Loss aversion on the road
By Erel Avineri
In congested traffic networks the travel time on each road is a function of supply and demand. The supply is represented by the capacity of the road (the maximum volume of traffic it could possibly carry), and the demand is represented by the actual traffic volume (the number of vehicles on the road). Since the travel choices made by individual users have a direct effect on the performance of the overall traffic network, understanding how drivers make choices is an area of great interest to transport practitioners involved in the planning, design and management of traffic networks.
Individual travelers are commonly treated by transport modelers as rational human beings who, through choice making, maximize their utilities. For example we assume that in order to get home from work, they will choose the routes that minimize their journey times. If each person non-cooperatively seeks to minimize her travel times it is expected that the traffic network will reach a “user equilibrium” state: A situation in which journey times in all routes actually used are equal, and no user can reduce her travel time by shifting to another route (this is known as “Wardrop’s first principle of equilibrium”).
But do travelers behave according to the “rational man” theory? Recent studies that report that when provided with information on their choices, travelers tend to interpret and value this information in a way that systematically violates the predictions of rational behavior. For example, travelers tend to behave differently when travel time associated with route choices are presented as gains or as losses. Imagine two people, A and B, who are used to have a commute time of about 20 minutes. Travelling to work today, person A experienced a 30 minutes journey time, while B’s commute time was only 10 minutes. Person A would consider his experience as a ‘loss’ while B might see herself as a ‘winner’. Winning and loosing in this context is measured against some reference point, in this example – a commute time of 20 minutes. Moreover, A will lose more satisfaction than B will gain satisfaction from a 10 minutes change. Generally, travelers’ route choices exhibit “loss aversion”, a main feature in Tversky & Kahneman’s “Prospect Theory”. Travelers’ pattern of risk attitudes revealed in their route choices can be described as risk aversion when the outcomes of alternative choices are framed as gains, and risk seeking when outcomes are framed as losses.
Incorporating loss aversion into the modeling of transport networks is illustrated by a simple route choice problem (full formulation and analysis of the problem are given in Avineri (2006)). Travel time on each route is a function of the traffic volume on the route, the route capacity, and a random component of travel time that was not related to congestion. Carrying the same traffic volume, route A would perform better than route B and on average will have the lower travel time. On the other hand, the different random time components make route A to be the “riskier” one. The route choices of 200 drivers who travel daily on this two-link network were simulated on the network, assuming all drivers exhibit loss aversion in their choice behavior, against a certain reference point. Making use of the functional forms and parameter values estimated by Tversky & Kahneman in the development of Prospect Theory, Wardrop’s principle of user equilibrium was extended to capture loss aversion.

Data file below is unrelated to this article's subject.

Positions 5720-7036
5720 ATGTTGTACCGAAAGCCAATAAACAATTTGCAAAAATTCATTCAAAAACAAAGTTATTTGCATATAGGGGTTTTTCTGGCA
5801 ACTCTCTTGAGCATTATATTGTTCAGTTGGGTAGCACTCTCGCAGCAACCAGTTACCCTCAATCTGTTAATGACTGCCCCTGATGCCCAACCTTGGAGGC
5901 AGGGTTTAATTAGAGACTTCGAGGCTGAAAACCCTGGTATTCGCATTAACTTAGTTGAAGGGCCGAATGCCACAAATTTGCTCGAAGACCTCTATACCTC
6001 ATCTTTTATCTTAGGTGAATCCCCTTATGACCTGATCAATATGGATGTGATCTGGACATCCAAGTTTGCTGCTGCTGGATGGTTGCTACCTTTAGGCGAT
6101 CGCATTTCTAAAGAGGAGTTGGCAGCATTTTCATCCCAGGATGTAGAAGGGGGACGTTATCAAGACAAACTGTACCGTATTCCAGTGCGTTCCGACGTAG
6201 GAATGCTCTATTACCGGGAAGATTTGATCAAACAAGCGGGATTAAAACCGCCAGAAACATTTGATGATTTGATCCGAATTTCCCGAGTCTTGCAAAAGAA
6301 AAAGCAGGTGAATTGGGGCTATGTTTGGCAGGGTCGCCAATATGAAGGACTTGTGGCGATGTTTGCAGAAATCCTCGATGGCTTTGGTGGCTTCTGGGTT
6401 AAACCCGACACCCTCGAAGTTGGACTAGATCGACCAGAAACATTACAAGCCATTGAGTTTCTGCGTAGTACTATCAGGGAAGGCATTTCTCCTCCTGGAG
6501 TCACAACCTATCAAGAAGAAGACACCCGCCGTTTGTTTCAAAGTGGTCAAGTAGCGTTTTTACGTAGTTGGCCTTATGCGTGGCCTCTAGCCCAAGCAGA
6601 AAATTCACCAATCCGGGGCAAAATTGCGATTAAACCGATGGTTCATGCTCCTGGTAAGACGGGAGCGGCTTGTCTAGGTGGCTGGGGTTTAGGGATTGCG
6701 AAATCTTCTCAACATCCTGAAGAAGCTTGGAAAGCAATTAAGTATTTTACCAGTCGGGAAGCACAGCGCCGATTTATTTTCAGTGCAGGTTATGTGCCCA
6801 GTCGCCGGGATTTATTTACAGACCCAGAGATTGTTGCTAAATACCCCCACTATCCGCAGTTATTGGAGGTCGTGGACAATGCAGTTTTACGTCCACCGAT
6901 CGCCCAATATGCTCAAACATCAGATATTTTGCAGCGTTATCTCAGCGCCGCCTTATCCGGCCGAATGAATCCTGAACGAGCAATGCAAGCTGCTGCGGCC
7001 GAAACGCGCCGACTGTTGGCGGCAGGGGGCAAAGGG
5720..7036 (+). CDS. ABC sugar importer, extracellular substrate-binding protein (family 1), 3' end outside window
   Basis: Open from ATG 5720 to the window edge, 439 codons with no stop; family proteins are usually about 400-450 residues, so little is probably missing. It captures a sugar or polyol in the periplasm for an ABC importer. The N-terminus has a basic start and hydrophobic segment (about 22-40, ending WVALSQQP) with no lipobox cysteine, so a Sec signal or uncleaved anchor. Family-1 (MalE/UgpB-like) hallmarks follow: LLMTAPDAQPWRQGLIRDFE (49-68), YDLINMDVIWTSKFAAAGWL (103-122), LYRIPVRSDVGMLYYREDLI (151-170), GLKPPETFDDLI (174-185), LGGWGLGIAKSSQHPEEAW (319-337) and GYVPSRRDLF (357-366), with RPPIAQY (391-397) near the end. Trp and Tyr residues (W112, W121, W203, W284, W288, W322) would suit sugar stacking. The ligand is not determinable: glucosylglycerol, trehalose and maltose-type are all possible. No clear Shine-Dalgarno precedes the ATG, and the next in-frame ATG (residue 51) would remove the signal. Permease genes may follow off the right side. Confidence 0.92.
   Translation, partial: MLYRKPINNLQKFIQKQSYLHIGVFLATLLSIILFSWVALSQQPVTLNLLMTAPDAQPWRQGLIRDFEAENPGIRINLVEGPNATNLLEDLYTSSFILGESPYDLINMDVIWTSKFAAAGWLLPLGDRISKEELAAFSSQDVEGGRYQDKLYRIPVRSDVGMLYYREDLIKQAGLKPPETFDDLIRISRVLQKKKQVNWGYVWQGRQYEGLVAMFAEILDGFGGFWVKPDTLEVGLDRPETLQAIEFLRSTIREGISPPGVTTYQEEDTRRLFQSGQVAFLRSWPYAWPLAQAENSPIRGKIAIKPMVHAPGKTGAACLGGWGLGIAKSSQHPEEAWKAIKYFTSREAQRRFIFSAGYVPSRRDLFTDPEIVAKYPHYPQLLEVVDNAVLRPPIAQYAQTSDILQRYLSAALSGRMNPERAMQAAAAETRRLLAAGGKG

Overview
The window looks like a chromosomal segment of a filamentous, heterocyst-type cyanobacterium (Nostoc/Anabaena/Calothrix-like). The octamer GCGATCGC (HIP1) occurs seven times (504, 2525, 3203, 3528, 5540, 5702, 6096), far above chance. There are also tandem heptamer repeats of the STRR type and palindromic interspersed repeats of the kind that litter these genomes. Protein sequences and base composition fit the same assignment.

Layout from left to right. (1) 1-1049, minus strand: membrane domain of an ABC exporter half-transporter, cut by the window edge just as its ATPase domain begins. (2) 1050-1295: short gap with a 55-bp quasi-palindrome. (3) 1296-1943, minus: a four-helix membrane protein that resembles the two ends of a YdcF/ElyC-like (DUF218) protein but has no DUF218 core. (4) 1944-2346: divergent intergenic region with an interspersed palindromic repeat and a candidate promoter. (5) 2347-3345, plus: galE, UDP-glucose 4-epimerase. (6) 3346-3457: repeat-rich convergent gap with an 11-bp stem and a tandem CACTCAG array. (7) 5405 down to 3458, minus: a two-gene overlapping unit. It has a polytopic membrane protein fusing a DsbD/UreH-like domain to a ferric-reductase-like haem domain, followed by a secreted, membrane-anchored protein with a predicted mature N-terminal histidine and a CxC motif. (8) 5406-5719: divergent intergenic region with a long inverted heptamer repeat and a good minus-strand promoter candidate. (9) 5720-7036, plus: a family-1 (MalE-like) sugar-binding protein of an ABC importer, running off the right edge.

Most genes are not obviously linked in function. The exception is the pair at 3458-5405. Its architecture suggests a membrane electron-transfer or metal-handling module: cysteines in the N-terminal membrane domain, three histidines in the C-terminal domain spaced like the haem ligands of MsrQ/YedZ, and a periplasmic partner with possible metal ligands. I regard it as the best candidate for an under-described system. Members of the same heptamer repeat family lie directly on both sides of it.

In a “traditional” traffic equilibrium 137 of the 200 drivers choose route A, and 63 choose route B, with a travel time of 24 minutes on each route.
The predictions of a traffic equilibrium model based on loss aversion were found to be very sensitive to the value of the reference point; for reference point routes with low values, A looks more attractive for drivers than it would be for reference points with higher values, as can be seen from the following graph:
In a traditional traffic equilibrium, a driver who has a reference point of 15 will consider the journey time on either route (24 minutes) to be a loss, and therefore she will seek more risk. This makes route A, the more risky route, become more attractive for such a driver. On the other hand, for a driver who has a reference point of 30 minutes the traditional equilibrium travel times will be perceived as gains, and therefore she will tend to reduce the risks; this makes route B, the more risky route, become more attractive for such a driver.
This sensitivity of the traffic equilibrium to the value of the reference point, and the concept of loss aversion, may be relevant not only to transport modelers (who would like to improve the predictive value of their models) but also to network operators and policy makers. The latter are interested in finding ways to influence travel demand in order to improve traffic flow and reduce congestion. One common (but highly unpopular!) way to do influence travel demand is by restricting it. Economic interventions, such as road pricing, also suffer from low support from the public. The above example illustrate the potential of another, more libertarian, approach; setting a reference value to distinguish between subjective losses and gains in journey times might be used as a kind of a nudge to influence route choice and, when appropriately applied, lead to a better performance of the traffic network – without restricting drivers’ choices.
For detailed description of the traffic problem and research findings, see Avineri’s 2006 article The Effect of Reference Point on Stochastic Network Equilibrium in Transportation Science (gated copy).